Gareth Bale and Zlatan Ibrahimovic have recently taken to Twitter to voice concerns over EA Sports' use of their image rights on FIFA video games for many years without having a contractual agreement in place. It is also reported that a number of other players object to their likeness being used and are seeking legal advice. This issue serves as a helpful reminder to sports persons to understand their trade marks and image rights and the complications of licensing or allowing third parties to own them.
Trade marks and image rights
It is not uncommon for sports persons to register trade marks. England striker, Jesse Lingard, registered trade mark protection in his 'J Lingz' goal celebration in time for the 2018 World Cup. Outside of football, Mo Farah's famous 'Mobot' comes to mind.
Image rights do not exist as a standalone right in the UK, but are more like a concept that includes separate rights such as unregistered trade marks and the right to sue for passing off. Image rights are therefore not registered, but are proprietary rights that an individual has, including name, voice, image, physical details and likeness, together with personality characteristics. Cristiano Ronaldo, for example, has a 10 year contract with Nike worth around £14.8 million per year, in exchange for Nike's use of his images on advertisements.
Why can EA Sports use a player's likeness in absence of an agreement with the individual?
The FIFA 21 game uses the likeness of over 7,000 players from 700 teams to create digital avatars of them. EA has a scanning team that ensure the avatars look as 'real' as possible, with the likes of tattoos included on the avatar.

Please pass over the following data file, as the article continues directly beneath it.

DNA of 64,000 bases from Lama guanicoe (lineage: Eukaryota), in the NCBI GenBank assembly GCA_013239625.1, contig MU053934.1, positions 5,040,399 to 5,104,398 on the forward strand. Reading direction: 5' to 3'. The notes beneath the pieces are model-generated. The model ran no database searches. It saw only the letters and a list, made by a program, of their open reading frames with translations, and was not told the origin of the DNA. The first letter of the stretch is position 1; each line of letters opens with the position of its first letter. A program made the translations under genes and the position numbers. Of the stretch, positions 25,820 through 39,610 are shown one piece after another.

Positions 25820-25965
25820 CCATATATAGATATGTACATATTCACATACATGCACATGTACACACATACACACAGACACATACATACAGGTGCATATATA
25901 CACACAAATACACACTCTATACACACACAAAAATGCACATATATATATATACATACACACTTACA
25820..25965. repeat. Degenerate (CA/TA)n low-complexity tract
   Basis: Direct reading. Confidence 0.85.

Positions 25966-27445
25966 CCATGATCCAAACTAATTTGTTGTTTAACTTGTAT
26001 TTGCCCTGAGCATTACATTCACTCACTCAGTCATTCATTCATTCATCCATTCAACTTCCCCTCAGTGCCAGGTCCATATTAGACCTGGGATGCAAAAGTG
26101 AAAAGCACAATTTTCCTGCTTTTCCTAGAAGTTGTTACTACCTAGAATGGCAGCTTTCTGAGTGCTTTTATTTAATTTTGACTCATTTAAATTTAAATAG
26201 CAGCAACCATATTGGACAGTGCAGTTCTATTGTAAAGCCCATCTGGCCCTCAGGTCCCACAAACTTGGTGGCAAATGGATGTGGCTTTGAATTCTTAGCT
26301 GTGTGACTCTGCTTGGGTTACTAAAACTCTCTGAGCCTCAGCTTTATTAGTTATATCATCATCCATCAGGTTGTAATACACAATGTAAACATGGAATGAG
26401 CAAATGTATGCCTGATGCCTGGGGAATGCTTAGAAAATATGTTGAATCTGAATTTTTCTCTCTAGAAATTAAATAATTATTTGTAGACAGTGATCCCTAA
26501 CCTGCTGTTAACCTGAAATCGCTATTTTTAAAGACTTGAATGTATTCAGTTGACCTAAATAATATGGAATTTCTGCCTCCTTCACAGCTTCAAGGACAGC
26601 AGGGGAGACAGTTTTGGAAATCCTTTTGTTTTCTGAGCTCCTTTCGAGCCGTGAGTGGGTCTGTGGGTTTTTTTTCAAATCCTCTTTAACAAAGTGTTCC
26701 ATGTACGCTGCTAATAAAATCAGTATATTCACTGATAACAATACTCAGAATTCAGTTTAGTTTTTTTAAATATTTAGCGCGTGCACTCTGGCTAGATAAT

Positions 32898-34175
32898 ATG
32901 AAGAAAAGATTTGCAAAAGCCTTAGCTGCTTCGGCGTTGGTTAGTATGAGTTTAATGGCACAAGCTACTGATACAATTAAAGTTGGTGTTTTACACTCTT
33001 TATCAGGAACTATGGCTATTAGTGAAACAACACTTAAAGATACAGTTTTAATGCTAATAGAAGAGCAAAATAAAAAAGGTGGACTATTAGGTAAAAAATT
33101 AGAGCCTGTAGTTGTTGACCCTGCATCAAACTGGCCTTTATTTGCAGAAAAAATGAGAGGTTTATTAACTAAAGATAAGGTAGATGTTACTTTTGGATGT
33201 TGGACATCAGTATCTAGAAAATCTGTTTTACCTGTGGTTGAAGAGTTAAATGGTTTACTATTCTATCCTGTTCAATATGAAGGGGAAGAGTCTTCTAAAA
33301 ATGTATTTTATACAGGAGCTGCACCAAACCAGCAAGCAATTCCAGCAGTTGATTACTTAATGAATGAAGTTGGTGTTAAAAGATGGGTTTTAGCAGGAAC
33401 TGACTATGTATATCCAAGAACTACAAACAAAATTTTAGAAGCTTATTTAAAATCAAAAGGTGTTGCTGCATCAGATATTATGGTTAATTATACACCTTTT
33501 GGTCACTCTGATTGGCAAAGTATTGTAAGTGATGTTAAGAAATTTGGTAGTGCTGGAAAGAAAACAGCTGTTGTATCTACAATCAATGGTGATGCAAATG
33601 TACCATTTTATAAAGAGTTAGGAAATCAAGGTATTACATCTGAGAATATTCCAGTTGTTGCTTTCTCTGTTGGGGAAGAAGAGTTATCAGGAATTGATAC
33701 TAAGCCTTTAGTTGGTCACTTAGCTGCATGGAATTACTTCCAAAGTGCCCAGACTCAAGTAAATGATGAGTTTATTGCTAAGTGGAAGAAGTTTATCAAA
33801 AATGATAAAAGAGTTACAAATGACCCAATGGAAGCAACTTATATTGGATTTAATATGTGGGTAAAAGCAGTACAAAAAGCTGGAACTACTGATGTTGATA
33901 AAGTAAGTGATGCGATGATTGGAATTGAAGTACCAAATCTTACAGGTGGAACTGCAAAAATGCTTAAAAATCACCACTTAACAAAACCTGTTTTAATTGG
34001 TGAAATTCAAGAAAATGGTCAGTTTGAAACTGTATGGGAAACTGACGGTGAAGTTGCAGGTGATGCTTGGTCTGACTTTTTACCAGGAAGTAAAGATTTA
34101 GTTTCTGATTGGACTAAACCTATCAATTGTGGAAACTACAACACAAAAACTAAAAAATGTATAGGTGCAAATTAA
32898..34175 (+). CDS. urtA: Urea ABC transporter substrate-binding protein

EA Sports said in a statement that is has contracts in place to use the likeness of all players that feature on the game by way of:
- entering into intellectual property licence agreements with teams, leagues and sometimes individual players; and
- working with Fifpro, the International Federation of Professional Footballers, which engages in negotiations on behalf of players in member countries.
In respect of the current dispute, EA Sports stated that it has contracts in place with: (1) Ibrahimovic's club, AC Milan; and (2) the Premier League, which includes all players for Tottenham Hotspur, who Bale is currently on loan to. Whilst Bale and Ibrahimovic may have not granted EA Sports a licence personally, it is likely that the respective clubs and leagues have, and have a right to do so under employment or league playing contracts.
Players that belong to Brazilian clubs have not featured on the game since FIFA 15. Club logos and strips are still present, but the players are generic. The reason for this is twofold: Brazil is not a member of Fifpro and even if it was, the protection of image rights in Brazil would require EA Sports to have a separate contract in place with each individual player, giving their personal, express and unambiguous consent to use the image.
It's not just about the game, it’s a business, and the commercialisation of intellectual property rights is a great revenue stream for both teams and individual players through endorsements, sponsorship and licensing.
Player contracts typically ensure the individual players grant the club a licence or an assignment to use his/her image rights in both a personal and club capacity. This may be achieved in the employment contract, but some of the top players have separate image rights contracts. There are seldom examples of a sports person refusing to grant their club such a licence.
Leagues, such as the Premier League, further complicate matters as the league itself may have some limited control and exploitation of players' images in a club capacity.
Clearly there can be complications and not everyone gets it right. The key message to individuals is to understand your image rights and the contract you are entering into to avoid confusion or disappointment at a later date.